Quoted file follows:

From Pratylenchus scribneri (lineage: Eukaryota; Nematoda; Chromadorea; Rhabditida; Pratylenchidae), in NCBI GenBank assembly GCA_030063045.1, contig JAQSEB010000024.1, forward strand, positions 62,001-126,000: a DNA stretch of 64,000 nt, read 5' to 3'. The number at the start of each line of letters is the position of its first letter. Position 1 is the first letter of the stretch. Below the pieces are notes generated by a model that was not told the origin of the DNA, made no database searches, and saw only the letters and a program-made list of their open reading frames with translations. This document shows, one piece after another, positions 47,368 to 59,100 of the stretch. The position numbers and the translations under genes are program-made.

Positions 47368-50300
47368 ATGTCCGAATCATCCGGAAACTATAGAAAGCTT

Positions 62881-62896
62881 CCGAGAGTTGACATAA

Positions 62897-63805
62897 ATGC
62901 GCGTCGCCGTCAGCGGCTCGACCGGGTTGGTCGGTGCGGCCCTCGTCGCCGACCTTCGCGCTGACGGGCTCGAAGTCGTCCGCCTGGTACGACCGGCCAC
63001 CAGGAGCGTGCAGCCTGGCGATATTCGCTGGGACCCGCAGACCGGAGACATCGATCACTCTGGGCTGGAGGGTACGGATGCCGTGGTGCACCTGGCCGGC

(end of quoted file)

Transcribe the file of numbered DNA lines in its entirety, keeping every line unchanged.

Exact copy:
From Pratylenchus scribneri (lineage: Eukaryota; Nematoda; Chromadorea; Rhabditida; Pratylenchidae), in NCBI GenBank assembly GCA_030063045.1, contig JAQSEB010000024.1, forward strand, positions 62,001-126,000: a DNA stretch of 64,000 nt, read 5' to 3'. The number at the start of each line of letters is the position of its first letter. Position 1 is the first letter of the stretch. Below the pieces are notes generated by a model that was not told the origin of the DNA, made no database searches, and saw only the letters and a program-made list of their open reading frames with translations. This document shows, one piece after another, positions 47,368 to 59,100 of the stretch. The position numbers and the translations under genes are program-made.

Positions 47368-50300
47368 ATGTCCGAATCATCCGGAAACTATAGAAAGCTT

Positions 62881-62896
62881 CCGAGAGTTGACATAA

Positions 62897-63805
62897 ATGC
62901 GCGTCGCCGTCAGCGGCTCGACCGGGTTGGTCGGTGCGGCCCTCGTCGCCGACCTTCGCGCTGACGGGCTCGAAGTCGTCCGCCTGGTACGACCGGCCAC
63001 CAGGAGCGTGCAGCCTGGCGATATTCGCTGGGACCCGCAGACCGGAGACATCGATCACTCTGGGCTGGAGGGTACGGATGCCGTGGTGCACCTGGCCGGC